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Adopting Policies for the Frequency of Purchased Securities Valuation in Repurchase Agreements (1999, 2003, 2006, 2008 and 2010) (TIM)

Background. A repurchase agreement (repo) is a transaction between a buyer/investor (e.g. government entity) and a seller/counterparty (e.g. bank or securities dealer) in which the counterparty sells securities to the investor with a simultaneous agreement to buy the securities back from the investor on a future date. The securities are repurchased, or bought back, at the same price plus the interest earned at the repo rate for the period of the repo. U.S. Treasury Securities (Bills, Notes, Bonds) and Government Sponsored Enterprise (GSE) (e.g. Fannie Mae, Freddie Mac) securities are the most common securities sold for repos involving government entities. Terms for repos can be overnight (from one business day to the next business day), for a specified number of days (term repo) or as a continuing open contract (open repo) to be closed at the request of either party.


Public funds have used repos since the 1970s. In September 1996, the Securities Industry and Financial Markets Association (SIFMA) formerly, The Bond Market Association, published a revised version of its Master Repurchase Agreement, which previously had been amended in 1987. The revised agreement includes modifications designed to reflect the expansion of the repo market, changes in the law and “market participants’ experience in exercising liquidation and similar closeout rights in the context of counterparty insolvency.” (SIFMA Guidance Notes and Supplemental Guidance Notes).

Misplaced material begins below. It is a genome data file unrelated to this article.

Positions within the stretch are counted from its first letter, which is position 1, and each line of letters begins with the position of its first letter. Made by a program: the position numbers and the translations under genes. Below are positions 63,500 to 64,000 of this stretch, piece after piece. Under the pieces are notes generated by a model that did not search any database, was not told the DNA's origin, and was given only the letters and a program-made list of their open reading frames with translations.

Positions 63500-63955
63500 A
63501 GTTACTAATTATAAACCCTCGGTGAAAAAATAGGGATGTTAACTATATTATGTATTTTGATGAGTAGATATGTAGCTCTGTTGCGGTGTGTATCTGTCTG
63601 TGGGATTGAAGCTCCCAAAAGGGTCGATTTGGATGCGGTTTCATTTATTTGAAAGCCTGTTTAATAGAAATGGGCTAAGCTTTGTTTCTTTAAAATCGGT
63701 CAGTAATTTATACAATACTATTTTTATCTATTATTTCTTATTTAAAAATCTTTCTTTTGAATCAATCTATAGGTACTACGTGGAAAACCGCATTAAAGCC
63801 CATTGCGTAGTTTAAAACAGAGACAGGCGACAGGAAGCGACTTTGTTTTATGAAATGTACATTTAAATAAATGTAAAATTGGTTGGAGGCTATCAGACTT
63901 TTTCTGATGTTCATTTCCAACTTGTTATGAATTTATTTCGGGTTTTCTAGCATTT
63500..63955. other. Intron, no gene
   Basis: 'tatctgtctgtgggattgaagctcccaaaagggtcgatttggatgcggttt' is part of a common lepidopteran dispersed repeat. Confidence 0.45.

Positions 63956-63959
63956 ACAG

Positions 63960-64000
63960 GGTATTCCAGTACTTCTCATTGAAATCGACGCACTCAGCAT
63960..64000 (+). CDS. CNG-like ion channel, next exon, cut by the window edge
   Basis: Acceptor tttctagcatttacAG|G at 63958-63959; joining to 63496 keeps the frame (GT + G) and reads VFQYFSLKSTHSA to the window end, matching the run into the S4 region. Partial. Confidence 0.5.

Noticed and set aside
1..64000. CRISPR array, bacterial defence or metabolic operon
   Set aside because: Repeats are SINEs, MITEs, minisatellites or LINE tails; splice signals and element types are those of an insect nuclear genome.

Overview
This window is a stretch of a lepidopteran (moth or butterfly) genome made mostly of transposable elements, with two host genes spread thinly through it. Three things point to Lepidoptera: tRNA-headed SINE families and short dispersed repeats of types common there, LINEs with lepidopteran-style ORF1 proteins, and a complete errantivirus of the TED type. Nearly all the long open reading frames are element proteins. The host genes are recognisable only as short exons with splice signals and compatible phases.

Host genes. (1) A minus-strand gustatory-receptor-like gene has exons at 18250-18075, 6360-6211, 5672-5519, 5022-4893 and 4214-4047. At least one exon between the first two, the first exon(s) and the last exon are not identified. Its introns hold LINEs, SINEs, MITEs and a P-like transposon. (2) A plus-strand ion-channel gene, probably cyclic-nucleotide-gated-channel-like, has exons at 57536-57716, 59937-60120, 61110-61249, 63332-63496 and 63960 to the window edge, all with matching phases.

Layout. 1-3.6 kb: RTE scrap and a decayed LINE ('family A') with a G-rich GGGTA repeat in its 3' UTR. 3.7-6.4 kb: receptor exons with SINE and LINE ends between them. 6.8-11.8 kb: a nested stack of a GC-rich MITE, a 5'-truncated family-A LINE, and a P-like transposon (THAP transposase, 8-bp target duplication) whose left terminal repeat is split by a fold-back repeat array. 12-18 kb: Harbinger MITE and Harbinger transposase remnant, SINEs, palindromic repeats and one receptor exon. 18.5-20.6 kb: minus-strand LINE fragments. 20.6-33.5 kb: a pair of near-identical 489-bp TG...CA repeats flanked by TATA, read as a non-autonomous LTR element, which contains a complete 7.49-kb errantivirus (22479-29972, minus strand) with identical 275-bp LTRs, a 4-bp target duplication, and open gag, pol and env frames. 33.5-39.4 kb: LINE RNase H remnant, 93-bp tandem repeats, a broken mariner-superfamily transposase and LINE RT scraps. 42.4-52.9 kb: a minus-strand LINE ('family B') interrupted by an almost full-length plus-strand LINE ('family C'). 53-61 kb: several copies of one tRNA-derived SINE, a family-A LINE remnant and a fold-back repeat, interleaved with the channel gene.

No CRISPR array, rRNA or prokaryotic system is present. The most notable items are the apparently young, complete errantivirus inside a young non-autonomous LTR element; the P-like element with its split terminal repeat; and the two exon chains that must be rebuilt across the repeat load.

In March of 2003, the Governmental Accounting Standards Board (GASB) published Statement No. 40, Deposit and Investment Risk Disclosures, an amendment to GASB Statement No. 3, Deposits with Financial Institutions, Investments (including Repurchase Agreements), and Reverse Repurchase Agreements which states that government entities should briefly describe policies regarding securitization and safekeeping for deposits and investments, including repos, that are related to the risks that must be disclosed under this Statement No.40.

An important factor in managing the risk of default in repurchase transactions is the valuation of the purchased securities. For the term of the repo agreement, it is common practice for the counterparty to deliver purchased securities to the investor in a total value amount (market value plus accrued interest) that is equal to the investor’s investment plus a margin percentage. The margin percentage, typically 102% for Treasury and GSE securities, protects the investor from a decline in the price of the purchased securities during the time the repo transaction is in effect. The value of the securities must be monitored frequently to insure the market value remains at least equal to the invested amount plus margin percentage in case of default of the counterparty. If the value of the purchased securities falls below the invested amount plus margin percentage, then the counterparty is required to deliver additional securities to the investor upon their request.


The frequency of the valuation depends on several factors:

  • The maturity of the purchased securities, since longer maturities have greater price volatility;
  • The security types, since certain securities have greater price volatility;
  • Market volatility; and,
  • The margin percentage that is required by the investor; the lower the margin percentage, the more frequent the valuation of the purchased securities.